Joyclen’s Response to the Pandemic
Joyclen goes on to explain why the pandemic was a catalyst for her work at RISE:365:
“So, the youth provisions and schools are shut down and I’ve been working with these young people for years and years, and they were looking at me for answers, like ‘what are we doing now? We’re at home, we don’t know what to do with ourselves.’ The world was in a space that no one had experienced before, people were frightened and struggling, I had to look at ways to support young people and the community, people’s mental well-being was being impacted."
Recognising this problem, and issues around food in Hackney caused by the pandemic, Joyclen saw the opportunity to tackle them both by starting a community response food programme. She was supported by Kiran Chahal, Founder of Made Up Collective, and the programme is co-run by young people in the community.
“The young people were delivering 1,800 meals twice a week to families and people on the estate. It’s been about us getting up as a community, coming together and saving ourselves”, she says. “And then six months later, we went on to make a community shop, which is an intergenerational project.”
RISE:365 has been a revelation in the local and wider community. Over 150,000 shopping bags and 50,000 hot meals have been provided. Its story has been picked up by mainstream media including ITV News, The Guardian and Time Out, and there has been celebrity support from the likes of Maya Jama, Kojey Radical, Professor Green and Niko.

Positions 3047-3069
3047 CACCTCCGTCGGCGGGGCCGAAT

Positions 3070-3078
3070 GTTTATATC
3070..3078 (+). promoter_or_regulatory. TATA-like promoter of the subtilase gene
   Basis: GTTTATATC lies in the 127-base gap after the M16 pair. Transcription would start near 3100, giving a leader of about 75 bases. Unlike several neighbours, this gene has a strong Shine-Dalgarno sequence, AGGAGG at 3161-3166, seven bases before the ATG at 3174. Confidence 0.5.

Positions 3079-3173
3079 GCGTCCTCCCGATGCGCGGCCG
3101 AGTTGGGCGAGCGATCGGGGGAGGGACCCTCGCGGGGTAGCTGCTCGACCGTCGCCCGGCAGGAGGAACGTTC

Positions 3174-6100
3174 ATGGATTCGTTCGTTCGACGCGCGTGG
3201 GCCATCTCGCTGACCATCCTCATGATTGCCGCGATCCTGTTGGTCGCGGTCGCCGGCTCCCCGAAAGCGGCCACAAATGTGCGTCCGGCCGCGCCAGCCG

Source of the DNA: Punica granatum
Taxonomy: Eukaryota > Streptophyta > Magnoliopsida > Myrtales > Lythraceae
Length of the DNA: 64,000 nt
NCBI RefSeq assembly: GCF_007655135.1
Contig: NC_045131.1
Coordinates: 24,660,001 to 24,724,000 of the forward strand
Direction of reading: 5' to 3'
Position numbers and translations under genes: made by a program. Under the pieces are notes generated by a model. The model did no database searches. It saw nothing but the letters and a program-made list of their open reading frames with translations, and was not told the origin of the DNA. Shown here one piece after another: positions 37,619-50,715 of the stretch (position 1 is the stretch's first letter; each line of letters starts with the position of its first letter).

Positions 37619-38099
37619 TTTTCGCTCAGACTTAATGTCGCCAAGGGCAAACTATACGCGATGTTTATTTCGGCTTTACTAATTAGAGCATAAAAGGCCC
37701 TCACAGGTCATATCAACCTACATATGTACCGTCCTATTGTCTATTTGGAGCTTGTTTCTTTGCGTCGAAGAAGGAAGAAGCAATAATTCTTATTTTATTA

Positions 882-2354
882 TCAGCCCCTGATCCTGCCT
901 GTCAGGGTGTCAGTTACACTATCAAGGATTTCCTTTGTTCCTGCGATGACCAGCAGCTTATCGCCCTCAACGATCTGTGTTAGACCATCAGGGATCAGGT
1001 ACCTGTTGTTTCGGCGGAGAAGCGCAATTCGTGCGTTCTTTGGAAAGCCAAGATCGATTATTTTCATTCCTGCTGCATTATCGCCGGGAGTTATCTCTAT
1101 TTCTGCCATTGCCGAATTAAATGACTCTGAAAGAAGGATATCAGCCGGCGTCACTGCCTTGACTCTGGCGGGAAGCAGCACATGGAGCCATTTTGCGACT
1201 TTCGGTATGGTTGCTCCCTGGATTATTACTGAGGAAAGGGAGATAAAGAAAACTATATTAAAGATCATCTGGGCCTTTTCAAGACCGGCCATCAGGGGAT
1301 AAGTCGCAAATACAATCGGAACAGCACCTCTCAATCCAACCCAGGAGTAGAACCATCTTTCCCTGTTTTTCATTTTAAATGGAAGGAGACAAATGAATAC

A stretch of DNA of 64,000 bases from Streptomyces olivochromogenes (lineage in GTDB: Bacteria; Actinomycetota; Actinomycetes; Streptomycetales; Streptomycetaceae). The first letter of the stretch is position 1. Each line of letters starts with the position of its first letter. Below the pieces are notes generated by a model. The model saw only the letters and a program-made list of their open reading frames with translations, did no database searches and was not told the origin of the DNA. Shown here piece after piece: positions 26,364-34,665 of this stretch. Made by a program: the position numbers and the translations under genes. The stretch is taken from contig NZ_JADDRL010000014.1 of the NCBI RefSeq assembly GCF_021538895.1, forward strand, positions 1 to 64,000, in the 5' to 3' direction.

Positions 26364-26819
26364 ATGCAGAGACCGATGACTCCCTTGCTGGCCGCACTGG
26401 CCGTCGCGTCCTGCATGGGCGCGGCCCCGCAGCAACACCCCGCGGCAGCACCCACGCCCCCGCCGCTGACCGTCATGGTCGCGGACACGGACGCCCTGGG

Using Media as a Tool for Change
“One of the main drivers for me was showing the young people in a different light, showing them against the narrative of how they'd been shown, and how we can use social media as a tool to counteract what mainstream media puts out, because we're made to think we don't have a certain amount of power, but we do. We just need to come together and use it correctly.
Then MyLondon News picked it up and there was an iconic picture of the young boys, it was about eight of them, walking through the estate carrying bags and they looked like the type of boys that the media would portray negatively. But obviously they're carrying these bags to deliver shopping to people's houses. So that image was captured. and then it just flooded mainstream media, and it just went viral, with The Guardian, all the main papers and ITV News, and there was a positive spin on how they were perceived and what they do.